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How technology can help to make your business more eco-friendly

31 Dec 10:00 by Ieshia Thaper

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With so much discussion currently taking place around environmental awareness, it is little wonder that many businesses are looking at ways to operate in a more eco-friendly manner. Going green can save your business money, help to streamline operations and show customers that you are responsible and progressive.

While water filters and office recycling bins are certainly helpful, there are other steps that companies can take to have an even greater impact on the reduction of their carbon footprints. More specifically, they can utilise recent technological innovations which preserve the environment through energy efficiency and the reduction of harmful waste. This means it is easier than ever for businesses to make greener choices, without harming their productivity.

Consider our tech tips, which will help to make your business become more environmentally sustainable. 

Switch to renewable energy

Flicking a light switch or pressing the power button on a computer may not seem like it is adding to pollution, since those technologies do not appear to run on fossil fuels. However, they do have an impact on the environment even if they are not emitting exhaust fumes.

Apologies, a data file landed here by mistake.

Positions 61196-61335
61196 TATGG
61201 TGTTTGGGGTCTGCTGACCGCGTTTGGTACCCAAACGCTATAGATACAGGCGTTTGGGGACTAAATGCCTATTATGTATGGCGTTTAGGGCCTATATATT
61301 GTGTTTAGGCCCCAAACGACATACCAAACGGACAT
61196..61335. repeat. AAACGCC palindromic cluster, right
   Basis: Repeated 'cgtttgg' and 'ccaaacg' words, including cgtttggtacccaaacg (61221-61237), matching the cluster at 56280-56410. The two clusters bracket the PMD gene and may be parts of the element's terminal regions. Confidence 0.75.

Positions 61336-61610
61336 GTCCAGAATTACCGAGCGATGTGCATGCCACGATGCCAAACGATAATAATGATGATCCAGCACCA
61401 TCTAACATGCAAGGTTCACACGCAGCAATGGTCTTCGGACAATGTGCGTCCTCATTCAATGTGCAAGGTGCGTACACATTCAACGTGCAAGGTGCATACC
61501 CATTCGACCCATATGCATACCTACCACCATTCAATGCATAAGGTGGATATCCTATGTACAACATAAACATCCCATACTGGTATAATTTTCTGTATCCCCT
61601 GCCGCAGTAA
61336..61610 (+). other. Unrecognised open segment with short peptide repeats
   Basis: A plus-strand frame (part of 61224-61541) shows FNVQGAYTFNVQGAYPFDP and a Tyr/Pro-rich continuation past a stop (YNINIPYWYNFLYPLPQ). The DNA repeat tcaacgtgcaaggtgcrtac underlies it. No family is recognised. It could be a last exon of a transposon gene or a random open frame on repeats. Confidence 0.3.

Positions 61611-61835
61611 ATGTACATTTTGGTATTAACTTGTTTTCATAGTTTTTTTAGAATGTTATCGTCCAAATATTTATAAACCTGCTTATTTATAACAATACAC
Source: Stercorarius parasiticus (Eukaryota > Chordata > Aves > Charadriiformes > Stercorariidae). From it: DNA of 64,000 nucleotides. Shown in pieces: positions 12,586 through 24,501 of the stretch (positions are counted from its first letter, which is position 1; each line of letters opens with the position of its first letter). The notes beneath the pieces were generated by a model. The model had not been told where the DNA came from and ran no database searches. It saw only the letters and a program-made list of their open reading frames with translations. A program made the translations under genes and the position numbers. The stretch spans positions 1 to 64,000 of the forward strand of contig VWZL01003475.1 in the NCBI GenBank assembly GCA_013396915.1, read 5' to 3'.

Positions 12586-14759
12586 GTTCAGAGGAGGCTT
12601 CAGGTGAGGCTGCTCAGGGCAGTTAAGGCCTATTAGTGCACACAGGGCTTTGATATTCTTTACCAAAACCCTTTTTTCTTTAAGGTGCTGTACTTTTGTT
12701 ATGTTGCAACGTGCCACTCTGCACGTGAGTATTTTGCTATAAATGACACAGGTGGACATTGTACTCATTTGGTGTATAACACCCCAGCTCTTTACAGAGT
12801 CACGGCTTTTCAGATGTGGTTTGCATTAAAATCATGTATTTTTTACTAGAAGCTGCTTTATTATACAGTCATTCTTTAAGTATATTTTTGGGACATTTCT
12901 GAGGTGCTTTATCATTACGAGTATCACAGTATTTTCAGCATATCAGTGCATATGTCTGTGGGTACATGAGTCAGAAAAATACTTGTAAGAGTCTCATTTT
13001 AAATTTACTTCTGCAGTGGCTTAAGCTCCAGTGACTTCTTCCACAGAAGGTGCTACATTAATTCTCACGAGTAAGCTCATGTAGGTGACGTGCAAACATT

Installing solar panels is rapidly becoming more affordable and, with proper maintenance, can prove one of the best ways for businesses to minimise their ecological impact while cutting down on operational costs.

According to some marketplace data, business owners may be able to save as much as 80 percent, or more, on their electric bills by taking the time to install solar panels.

For smaller businesses in particular, the price of using eco-friendly technologies like solar panels may seem expensive at first, but may end up helping to save money on energy costs in the long run. 

Review your costs and figure out your “break even” point. If installing a new energy-saving feature costs a certain amount upfront, but your monthly bills go down as a result, how long will it take to pay for itself? Depending on the investment, it may even make sense to finance the initial cost, using a business loan or line of credit.

Go paperless

Whenever possible, many eco-conscious business owners are already doing their best to reduce paper use. By now, using email to communicate with employees, clients and customers is, of course, standard protocol.

But this is just the beginning, as there are many ways to apply the paperless principle to every aspect of your enterprise. Conducting communications and paying bills exclusively through digital channels will not only help save trees, but will also cut expenses. In the UK, the average office worker uses 10,000 sheets of copy paper each year. This equates to 20 reams of paper (500 sheets per ream) or four boxes of paper in total with an estimated cost of £10 per box. It is estimated that 6,800 (68 per cent) of those 10,000 sheets are wasted. Reasons for the high wastage include printing emails unnecessarily, failing to use the duplex function, printing duplicates and forgetting about documents left on the printer.